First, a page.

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3D LCD display
How to build your own 3D display cheaply. (Baked, I know!)
Before I start, I apologise for posting
what I already know to be a fully-baked
idea - but it's not a well-known idea
and the instructions here will let anyone
build a neat piece of kit that's fun to use.
By the way I built this back in 2001
and sat on it thinking I would patent it. An
patent search at the time showed
no prior art. But I was too lazy and never
did the paperwork, and now I've seen at least
two of these home-brewed at exhibitions in the
last year or two. That's my only justification
for entering this as a half-baked idea, because
like most of my hobby projects it never went
past the prototype :-)
One of the earliest 3D displays was Edwin Land's
system (US Patent No: 02084350 from 1935) with
two TV tubes and two sheets of polarizing film,
plus a semi-silvered mirror. The displays
are placed 90 degrees to each other with the
mirror at 45 degrees between them so they overlap
when viewed through polarized glasses.
My design is to use two LCD flat panels, and
*no* polarizing filter, because the panels
are already polarized. And fortunately almost
all flat panels are polarized at about 45 degrees
(actually nearer 39 but it's close enough for
this to work) so when placed at 90 degrees
to each other with the semi-silvered mirror
between them, by a wondrous piece of luck
they are almost perfectly cross-polarized.
Back in 2001 I mailed the authors of several
3D graphics drivers and asked them to support
this format (one of the displays needs to be
mirror inverted - either horizontally or
vertically, it doesn't matter - just rearrange
the panels and the mirror to suit) and much to my
surprise several of them did so, so you ought to
find it relatively easy to make a home-brew
system like this work.
The glasses you use are the standard passive
ones as used at old-style (pre shutter-glass)
IMAX cinemas. They're easily obtainable from
Any two-headed VGA card will work, like the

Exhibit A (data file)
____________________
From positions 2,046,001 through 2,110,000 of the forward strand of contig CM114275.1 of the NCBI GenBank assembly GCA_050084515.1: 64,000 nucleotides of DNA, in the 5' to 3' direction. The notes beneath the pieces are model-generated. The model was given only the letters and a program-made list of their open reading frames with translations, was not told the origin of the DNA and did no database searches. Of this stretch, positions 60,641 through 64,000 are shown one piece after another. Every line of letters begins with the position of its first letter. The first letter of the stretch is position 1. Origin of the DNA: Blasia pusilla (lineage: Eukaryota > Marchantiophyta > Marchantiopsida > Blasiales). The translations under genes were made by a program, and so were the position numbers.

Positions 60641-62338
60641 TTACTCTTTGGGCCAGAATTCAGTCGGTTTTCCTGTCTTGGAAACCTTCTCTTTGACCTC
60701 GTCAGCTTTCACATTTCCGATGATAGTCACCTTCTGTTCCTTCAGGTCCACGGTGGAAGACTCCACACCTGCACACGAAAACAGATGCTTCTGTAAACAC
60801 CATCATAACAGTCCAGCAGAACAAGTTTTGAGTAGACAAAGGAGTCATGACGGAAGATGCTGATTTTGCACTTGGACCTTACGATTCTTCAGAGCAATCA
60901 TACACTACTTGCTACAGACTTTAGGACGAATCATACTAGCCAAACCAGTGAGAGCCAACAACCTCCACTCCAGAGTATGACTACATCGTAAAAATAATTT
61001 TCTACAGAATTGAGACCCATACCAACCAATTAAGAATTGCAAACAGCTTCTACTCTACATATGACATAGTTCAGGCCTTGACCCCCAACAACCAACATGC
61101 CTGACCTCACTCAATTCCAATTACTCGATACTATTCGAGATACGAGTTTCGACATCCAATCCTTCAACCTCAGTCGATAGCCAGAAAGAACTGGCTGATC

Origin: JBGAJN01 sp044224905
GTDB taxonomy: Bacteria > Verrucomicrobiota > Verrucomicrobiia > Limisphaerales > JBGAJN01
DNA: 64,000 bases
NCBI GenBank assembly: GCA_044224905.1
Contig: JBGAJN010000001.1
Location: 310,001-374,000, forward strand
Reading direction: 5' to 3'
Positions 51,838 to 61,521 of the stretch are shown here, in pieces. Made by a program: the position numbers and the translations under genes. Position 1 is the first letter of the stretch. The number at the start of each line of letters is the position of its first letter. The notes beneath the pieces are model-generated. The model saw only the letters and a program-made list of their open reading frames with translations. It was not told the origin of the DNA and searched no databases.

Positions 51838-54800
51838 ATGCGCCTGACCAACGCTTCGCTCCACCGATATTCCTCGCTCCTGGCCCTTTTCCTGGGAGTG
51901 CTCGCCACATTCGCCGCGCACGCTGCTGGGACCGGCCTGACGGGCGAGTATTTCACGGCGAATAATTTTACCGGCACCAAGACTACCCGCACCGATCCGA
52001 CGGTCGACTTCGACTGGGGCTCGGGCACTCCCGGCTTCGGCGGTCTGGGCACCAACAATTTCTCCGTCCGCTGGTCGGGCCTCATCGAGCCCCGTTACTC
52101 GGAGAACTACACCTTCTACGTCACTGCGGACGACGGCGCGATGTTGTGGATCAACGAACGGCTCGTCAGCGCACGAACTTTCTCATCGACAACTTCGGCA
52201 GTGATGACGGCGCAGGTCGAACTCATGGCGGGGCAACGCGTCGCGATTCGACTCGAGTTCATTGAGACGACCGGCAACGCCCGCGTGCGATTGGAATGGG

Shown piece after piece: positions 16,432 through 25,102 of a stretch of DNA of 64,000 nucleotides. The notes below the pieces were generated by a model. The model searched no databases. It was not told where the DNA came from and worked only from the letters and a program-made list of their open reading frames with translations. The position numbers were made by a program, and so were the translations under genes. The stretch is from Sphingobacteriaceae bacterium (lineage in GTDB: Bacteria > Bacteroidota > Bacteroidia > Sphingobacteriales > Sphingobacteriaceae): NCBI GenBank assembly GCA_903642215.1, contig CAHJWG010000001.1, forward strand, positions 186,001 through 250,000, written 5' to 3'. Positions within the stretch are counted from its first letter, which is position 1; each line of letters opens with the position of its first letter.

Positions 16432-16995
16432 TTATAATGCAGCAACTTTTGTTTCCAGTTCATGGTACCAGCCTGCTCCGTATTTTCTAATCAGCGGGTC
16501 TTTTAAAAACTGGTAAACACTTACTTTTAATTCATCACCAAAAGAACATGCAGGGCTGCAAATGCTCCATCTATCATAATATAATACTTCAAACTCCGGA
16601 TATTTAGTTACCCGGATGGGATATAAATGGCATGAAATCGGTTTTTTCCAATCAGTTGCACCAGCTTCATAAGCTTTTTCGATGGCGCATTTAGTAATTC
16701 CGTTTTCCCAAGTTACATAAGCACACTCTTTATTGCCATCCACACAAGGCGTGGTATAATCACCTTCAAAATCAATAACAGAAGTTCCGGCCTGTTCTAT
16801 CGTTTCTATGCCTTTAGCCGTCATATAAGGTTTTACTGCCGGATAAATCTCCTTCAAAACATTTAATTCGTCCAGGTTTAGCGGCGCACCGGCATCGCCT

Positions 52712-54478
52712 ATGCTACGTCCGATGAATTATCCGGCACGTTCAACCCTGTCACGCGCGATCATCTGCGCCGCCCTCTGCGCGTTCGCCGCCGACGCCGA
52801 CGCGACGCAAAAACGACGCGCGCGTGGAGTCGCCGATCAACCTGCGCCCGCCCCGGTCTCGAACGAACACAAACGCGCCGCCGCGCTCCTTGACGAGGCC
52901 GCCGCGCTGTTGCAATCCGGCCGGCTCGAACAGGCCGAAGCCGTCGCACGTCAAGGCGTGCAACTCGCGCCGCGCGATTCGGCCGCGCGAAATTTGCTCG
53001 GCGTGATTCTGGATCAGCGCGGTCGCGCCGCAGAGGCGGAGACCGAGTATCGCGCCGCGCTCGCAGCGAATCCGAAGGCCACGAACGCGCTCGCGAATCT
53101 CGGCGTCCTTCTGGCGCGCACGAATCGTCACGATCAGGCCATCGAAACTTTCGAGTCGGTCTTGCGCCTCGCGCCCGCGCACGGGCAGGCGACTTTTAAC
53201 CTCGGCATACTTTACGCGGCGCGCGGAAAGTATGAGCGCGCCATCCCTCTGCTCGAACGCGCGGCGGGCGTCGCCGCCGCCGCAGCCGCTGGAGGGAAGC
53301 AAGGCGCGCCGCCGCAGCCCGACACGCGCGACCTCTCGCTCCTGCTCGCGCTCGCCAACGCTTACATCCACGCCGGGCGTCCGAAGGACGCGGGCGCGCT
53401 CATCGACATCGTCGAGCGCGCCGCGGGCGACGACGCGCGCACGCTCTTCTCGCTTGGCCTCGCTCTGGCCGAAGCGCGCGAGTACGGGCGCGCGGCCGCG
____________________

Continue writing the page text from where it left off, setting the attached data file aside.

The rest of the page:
very old Matrox I used in 2001, or cheap modern
cards like the GEForce 5500 which can be had
I'ld love to see a new generation of arcade games
use this technology. Many stand-up arcade boxes
already use a 45 degree mirror to conserve space
with large glass monitors. They'd be easy to
tweak into using a semi-silvered mirror and two
flat panel LCD displays.
Original posting by me in 2001
with link to original 1935 Land patent. [gtoal, Jan 12 2006]
Commercial version now on sale (not by me!) [gtoal, Sep 08 2006, last modified Dec 25 2019]
And another one [gtoal, Sep 08 2006, last modified Dec 25 2019]
Folding Stereoscopic computer display
Damn, beaten to the punch again :-( Patent filed 7 years before [gtoal, Nov 14 2006]
||PS When I first thought of this I also thought of 3D contact lenses as a joke, not realising it was possible. According to the entry for "3D Contact Lenses" (qv) it is actually possible to design lenses which align themselves correctly in a vertical direction, so this should be very realisable. With big bright LCD TVs around nowadays which didn't exist when I built my prototype, a cheap home 3D IMAX ought to be very feasible. Unfortunately I rented one of the IMAX 3D DVDs last month to see how it could be displayed on such a system and it turned out that the DVDs are actually *2-D*!!! Grrr.
||PPS (is it considered uncool here to follow up your own postings?) before anyone points out the ridiculous high cost of lab-quality semi-silvered mirrors - you don't need anything that good. Lab-quality mirrors can be very precise and give 50% reflection and 50% transmission; however glass sold for office windows etc is pretty damn close at a ratio of about 45 to 55. You can tweak the brightness on one of the panels to make them even. Google for a product called "MirroPane". Any local glazier ought to be able to order it for you.
||i don't understand why is this called 3D. as i see it, all you get is a planar image projection, apparently in thin air. ingenious, but still, planar. in my opinion, real 3D imagery has to involve lasers.
||Long ago people used to view 2 photographs simultaneously in a handheld viewer. All you need is 2 displays as that is probably cheaper than alternating views to each eye through a filter and 1 display. Also makes refresh requirements slower.
||I toyed around with this idea myself, except with flatscreen CRTs and polarizing film, but like you, couldn't find a driver that would send separate images to each screen.
||One setup that I did get to work passably was FlightSim 2002 with WidevieW to display multiple views on multiple monitors. I just set up two views in the same direction, but with slightly varied eyepoints. It worked well as long as the onscreen motion wasn't too fast, but it pointed out a few graphical shortcuts that the coders took, such as drawing the airports as separate planar images on top of the 3-D render. While the terrain was visibly 3-D, the airports were always displayed identically on each screen, resulting in what looked like cutouts on a window, decidedly NOT 3-D.
||If, as you say, drivers have been made to do this, I may just have to try it again next time I upgrade my computer. (no dual-head currently, can't justify buying a new card for my AGP-only motherboard just yet).
||no [+] from me, since it is baked, and the concept has been baked for a long time (using a device with built-in polarizers instead of adding your own filter is not really a novel idea, although the grant-everything mentality of today's patent system may disagree)
||But no [-] either, since I've been wanting a workable 3-D system for a while.